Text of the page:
Differences Between GCP and AWS


Today, digital transformation is not an optional requirement for enterprises trying to make it big in their respective industries. Cloud computing is established as the way to move forward in the digital age. Leaving a single stone unturned can leave a firm far behind its competitors. Moving to the cloud has numerous advantages including improvements in security, scalability, and flexibility. Not to mention, the cost factor is also a major catalyst.

There are hundreds of cloud service providers including Google, Amazon, Salesforce, Microsoft, Oracle, SAP, etc. But today, we are going to talk about two of our personal picks – Google and Amazon. So, let us dive deep into their offerings – GCP and AWS.

What is GCP (Google Cloud Platform)? 

A public cloud vendor, GCP provides customers with a suite of computing services that range from GCP cost management to data management to delivering web and video over the web to AI/ML tools. GCP is a part of Google Cloud that allows access to computer resources based in Google’s data centers across the world for free or on a pay-per-use basis. It first appeared online with the launch of App Engine in 2008 but was launched officially only in 2011. Today, millions of users form part of the Google Cloud Platform ecosystem and some of the big names like Twitter, eBay, PayPal, and Nintendo are its top customers.

What is AWS (Amazon Web Services)? 

AWS is an evolving cloud platform from Amazon that was launched in 2006 and offers tools such as database storage, compute power, and content delivery. It combines IaaS (Infrastructure as a Service), PaaS (Product as a Service), and SaaS (Software as a Service). AWS was one of the first providers to introduce a pay-as-you-go pricing model for its customers. Netflix, LinkedIn, Facebook, and ESPN are some of the major customers of Amazon Web Services.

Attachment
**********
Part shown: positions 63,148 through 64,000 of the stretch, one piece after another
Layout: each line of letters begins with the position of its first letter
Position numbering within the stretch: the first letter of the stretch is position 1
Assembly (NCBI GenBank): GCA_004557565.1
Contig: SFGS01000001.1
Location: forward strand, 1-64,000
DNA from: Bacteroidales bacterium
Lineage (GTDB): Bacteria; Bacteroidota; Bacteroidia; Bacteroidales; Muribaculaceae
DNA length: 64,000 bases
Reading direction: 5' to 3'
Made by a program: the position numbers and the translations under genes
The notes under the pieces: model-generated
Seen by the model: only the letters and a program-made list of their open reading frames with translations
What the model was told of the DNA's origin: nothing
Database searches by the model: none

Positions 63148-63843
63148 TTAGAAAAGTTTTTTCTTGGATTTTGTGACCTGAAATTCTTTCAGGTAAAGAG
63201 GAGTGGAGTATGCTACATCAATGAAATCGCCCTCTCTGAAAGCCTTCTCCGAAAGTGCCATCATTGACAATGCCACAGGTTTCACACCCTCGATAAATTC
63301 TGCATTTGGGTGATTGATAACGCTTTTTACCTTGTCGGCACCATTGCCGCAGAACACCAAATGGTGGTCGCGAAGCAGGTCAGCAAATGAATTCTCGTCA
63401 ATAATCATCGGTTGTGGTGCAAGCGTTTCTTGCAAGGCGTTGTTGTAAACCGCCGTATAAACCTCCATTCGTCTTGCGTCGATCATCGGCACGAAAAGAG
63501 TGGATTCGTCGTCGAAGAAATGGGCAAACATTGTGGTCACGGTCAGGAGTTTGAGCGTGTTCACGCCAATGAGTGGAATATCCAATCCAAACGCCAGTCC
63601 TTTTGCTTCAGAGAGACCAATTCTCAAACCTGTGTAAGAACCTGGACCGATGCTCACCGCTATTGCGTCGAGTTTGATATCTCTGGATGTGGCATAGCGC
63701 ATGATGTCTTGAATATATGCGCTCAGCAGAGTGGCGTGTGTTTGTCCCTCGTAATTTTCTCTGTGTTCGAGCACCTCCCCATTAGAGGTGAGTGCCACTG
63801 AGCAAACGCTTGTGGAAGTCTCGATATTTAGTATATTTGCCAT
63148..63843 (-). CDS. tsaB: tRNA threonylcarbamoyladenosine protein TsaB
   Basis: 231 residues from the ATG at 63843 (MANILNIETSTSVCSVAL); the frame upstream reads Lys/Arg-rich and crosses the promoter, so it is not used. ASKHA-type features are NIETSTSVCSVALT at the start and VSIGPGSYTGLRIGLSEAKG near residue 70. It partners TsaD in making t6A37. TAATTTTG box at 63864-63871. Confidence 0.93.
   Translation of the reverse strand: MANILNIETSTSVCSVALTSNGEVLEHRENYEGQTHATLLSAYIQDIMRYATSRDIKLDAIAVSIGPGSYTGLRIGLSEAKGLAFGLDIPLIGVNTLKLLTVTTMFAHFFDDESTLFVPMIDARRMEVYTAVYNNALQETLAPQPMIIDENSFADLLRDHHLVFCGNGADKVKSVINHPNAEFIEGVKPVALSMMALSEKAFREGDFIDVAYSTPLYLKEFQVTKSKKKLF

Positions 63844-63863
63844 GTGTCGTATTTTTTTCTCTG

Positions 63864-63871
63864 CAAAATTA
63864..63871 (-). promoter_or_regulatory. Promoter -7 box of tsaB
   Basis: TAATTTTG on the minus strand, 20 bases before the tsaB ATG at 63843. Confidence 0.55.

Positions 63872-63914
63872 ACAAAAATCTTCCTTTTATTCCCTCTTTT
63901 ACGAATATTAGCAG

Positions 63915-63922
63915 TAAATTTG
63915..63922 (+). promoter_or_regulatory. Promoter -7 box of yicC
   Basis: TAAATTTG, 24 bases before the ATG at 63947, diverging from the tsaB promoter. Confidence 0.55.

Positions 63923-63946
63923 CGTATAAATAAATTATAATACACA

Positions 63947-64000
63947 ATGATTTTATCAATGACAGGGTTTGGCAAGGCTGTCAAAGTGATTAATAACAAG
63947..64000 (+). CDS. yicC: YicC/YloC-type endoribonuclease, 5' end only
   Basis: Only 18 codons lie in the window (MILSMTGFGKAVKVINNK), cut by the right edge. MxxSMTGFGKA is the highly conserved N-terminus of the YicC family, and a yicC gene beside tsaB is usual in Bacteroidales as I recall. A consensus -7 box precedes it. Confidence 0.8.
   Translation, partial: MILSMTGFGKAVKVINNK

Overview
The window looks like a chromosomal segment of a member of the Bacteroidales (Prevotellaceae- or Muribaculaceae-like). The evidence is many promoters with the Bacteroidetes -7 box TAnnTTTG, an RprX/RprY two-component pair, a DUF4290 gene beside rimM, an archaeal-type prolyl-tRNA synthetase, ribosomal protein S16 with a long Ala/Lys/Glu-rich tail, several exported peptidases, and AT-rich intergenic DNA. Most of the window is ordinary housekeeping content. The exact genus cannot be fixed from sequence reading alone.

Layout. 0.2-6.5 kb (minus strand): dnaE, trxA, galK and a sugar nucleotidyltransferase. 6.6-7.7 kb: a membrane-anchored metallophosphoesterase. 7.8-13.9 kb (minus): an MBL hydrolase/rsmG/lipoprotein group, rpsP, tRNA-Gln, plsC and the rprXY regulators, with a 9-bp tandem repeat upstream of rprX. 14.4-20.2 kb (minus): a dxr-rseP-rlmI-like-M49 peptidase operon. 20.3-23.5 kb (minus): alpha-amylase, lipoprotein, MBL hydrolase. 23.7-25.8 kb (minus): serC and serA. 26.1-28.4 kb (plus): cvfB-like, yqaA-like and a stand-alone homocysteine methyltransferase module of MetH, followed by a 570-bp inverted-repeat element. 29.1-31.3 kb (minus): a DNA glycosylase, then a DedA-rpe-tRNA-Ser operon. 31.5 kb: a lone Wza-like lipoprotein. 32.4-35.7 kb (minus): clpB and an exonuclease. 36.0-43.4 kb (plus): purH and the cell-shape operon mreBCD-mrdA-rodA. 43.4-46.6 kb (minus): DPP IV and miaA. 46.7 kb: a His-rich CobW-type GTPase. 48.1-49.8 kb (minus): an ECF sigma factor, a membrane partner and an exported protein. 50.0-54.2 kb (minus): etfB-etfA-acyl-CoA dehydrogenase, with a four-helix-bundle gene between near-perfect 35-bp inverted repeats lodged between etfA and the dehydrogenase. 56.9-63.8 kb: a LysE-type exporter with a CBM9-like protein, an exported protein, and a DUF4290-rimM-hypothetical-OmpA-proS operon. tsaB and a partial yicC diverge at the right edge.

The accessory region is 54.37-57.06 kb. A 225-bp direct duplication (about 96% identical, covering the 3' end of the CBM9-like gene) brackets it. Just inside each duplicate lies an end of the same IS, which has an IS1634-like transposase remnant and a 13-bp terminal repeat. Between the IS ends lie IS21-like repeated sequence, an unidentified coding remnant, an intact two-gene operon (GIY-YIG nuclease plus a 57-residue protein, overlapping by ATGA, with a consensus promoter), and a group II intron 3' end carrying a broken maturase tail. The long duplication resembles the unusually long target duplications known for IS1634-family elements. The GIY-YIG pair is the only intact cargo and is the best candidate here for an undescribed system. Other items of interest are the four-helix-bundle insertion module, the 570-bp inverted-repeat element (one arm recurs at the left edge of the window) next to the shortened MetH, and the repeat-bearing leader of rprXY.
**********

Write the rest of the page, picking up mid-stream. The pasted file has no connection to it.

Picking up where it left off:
Also Read: What is Apigee X?

Google Cloud Platform and Amazon Web Services: A Comparison 

Compute Features

Both these providers offer Virtual Machines (VMs) and have similar approaches and terminologies, with slight changes in naming conventions. Google’s VM is called Compute Engine, while that of Amazon is named Amazon Elastic Compute Cloud (Amazon EC2).

Google Compute Engine and Amazon EC2 have some key differences in accessing VMs. While Amazon EC2 requires you to include your own SSH key if you want terminal access to an instance, Compute Engine is more flexible in its approach.

Compute Engine VMs scaling goes up to 416 vCPUs and 11,776 GB of RAM while Amazon Elastic Compute Cloud scales up to 448 vCPUs and 24,576 GB of RAM.

Talking about the storage of VM images, GCP stores those on Compute Cloud, while AWS stores its images in different services – EBS (Amazon Elastic Block Store) or S3 (Amazon Simple Storage Services). Another difference is that while Amazon machine images are only available in certain geo-locations, the images on Compute Engine are available globally.

Content Delivery Network (CDN)

Both GCP and AWS offer Content Delivery Networks to help you deliver your content and services to end-users faster. GCP’s CDN goes by the name Cloud CDN while Amazon calls its CDN Amazon CloudFront. This is done by replicating and hosting the content across their global infrastructure which allows more localized access. This results in better responsiveness, faster load times, and reduced bandwidth strain for all your applications, services, and websites.

Networking Features

100s of interconnected data centers from across the world form part of both GCP and AWS. Networking services on offer by both can deliver high-speed connectivity to virtual machines, other cloud services, and on-premises servers. Designed for low latency levels and countless redundancy scenarios, both providers offer high fault tolerance.


Read the complete comparison on SIDGS blog.